The highest point in Uzbekistan is Adelunga Toghi (4,301 m).
Kyzylkum, one of the world's largest deserts, is not far from Bukhara and extends into Kazakhstan.
Uzbekistan has a shortage of water and underground water and reservoirs are used for irrigation.
The Aral Sea, once the world's fourth largest body of inland water, has dramatically shrunk since the former USSR diverted the Amu Darya and the Syr Darya, rivers that fed the Sea.
The Fergana Valley is divided between Uzbekistan, Kyrgyzstan and Tajikistan.
In 2002 it was reported that Russian and Uzbek archaeologists discovered a number of ancient pyramids in the Kashkadarya and Samarkand regions of Uzbekistan. The pyramids which have a flat surface, similar to those found in Central America, are fifteen metres high and thought to be up to two thousand seven hundred years old.
Over the centuries, parts of present-day Uzbekistan were known as Bactria and Sogdiana, and Maverannahr, and later, Turkestan.
After conquering Persia, Alexander the Great married Roxana, a Bactrian princess.
The Silk Road was the name given to land trade routes between China and Europe.
Samarkand, Bukhara and Khiva, were important centres of commerce on the Silk Road.
Tashkent began as an oasis town in the second century.
The Golden Road to Samarkand is a poem by James Elroy Flecker (1884-1915):
We travel not for trafficking alone:
By hotter winds our fiery hearts are fanned:
For lust of knowing what should not be known,
We make the Golden Journey to Samarkand.
Samarkand is over two and a half thousand years old.
Al-Khwarizmi, one of the greatest mathematicians (born in Khiva around 780), introduced the use of Arabic numbers and was the founder of algebra.
Omar Khayyam (1044-1123), a mathematician, astronomer and poet, wrote the Treatise on Demonstration of Problems of Algebra in Samarkand.
Ibn Sina (980-1037) was a philosopher and physician, born near Bukhara, who wrote The Book of Healing and The Canon of Medicine. Ibn Sina was known in the West as Avicenna. The Canon of Medicine, the most famous book in the history of medicine, was widely used by western physicians.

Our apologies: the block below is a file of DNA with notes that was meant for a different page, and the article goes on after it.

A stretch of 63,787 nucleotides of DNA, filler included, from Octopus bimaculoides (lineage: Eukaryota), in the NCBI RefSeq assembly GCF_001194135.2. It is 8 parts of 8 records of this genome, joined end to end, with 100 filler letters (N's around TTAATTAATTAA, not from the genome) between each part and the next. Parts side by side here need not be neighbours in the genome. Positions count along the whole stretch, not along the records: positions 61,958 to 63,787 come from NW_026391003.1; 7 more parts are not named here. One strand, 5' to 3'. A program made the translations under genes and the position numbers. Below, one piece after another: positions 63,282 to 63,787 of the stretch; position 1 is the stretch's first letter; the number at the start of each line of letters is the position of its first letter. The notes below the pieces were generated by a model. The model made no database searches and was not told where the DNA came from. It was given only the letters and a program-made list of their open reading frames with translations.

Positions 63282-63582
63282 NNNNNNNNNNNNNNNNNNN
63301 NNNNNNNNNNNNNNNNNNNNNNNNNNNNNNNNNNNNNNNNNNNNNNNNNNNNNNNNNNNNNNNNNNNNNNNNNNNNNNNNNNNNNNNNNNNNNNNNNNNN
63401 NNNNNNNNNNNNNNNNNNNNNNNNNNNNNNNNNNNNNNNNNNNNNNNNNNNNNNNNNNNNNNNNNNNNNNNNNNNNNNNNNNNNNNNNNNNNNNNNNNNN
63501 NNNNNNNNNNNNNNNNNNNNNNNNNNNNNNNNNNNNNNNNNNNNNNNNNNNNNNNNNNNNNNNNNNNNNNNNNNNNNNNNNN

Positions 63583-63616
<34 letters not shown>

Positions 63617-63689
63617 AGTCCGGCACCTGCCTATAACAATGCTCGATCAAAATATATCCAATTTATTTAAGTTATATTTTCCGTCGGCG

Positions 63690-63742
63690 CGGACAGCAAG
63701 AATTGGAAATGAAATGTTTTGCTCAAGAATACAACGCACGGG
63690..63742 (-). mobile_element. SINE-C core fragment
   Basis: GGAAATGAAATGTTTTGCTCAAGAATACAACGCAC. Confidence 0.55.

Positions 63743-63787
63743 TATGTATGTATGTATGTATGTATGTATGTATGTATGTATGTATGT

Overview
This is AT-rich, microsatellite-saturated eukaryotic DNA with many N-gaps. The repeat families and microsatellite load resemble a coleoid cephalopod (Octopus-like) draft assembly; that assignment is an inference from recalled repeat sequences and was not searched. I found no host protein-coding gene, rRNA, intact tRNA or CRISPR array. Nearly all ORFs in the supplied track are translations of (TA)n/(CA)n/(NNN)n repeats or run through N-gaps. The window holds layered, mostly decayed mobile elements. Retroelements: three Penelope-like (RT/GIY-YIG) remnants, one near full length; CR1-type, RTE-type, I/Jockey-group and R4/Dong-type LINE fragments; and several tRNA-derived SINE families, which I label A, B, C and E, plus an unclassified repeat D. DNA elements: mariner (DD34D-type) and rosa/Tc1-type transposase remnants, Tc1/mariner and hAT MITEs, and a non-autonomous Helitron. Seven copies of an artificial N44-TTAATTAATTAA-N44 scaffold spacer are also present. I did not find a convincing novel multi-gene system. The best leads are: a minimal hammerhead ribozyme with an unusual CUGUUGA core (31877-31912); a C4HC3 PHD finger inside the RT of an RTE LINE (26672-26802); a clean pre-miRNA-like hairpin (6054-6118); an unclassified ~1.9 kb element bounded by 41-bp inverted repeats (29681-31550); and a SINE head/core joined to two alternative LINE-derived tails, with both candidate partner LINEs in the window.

Timur, also known as Tamerlane, was born near Samarkand in 1336.
Timur conquered many countries creating a huge empire; Samarkand was his capital city.
Christopher Marlowe, the English playwright, wrote the play Tamburlaine the Great about Timur.
The ruler Ulugbek, the grandson of Timur, was a famous mathematician and an astronomer. He died in Samarkand in 1449.
Akhmed Al Fergani, the famous astronomer from medieval times, was born in the Fergana Valley.
From ancient times the Fergana Valley was known for its legendary horses.
In the sixteenth century Bobur from Fergana, a descendant of Genghis Khan and Timur, invaded India, beginning the great Moghul Empire.
The National University of Uzbekistan, named after Timur's grandson, Mirzo Ulugbek, opened in 1918.
Uzbekistan was a member of the USSR from 1922 until 1991. Members of the former USSR were Russia, Belarus, Ukraine, Armenia, Azerbaijan, Georgia, Kazakhstan, Kyrgyzstan, Tajikistan, Turkmenistan, Uzbekistan, Estonia (from WW2), Latvia (from WW2), Lithuania (from WW2) and Moldova (from WW2).
At the beginning of March 2023 Anthony Blinken, US Secretary of State, discussed reforms with the President of Uzbekistan emphasizing the need for media freedom and highlighting the threats posed to the region by the Russian invasion of Ukraine.
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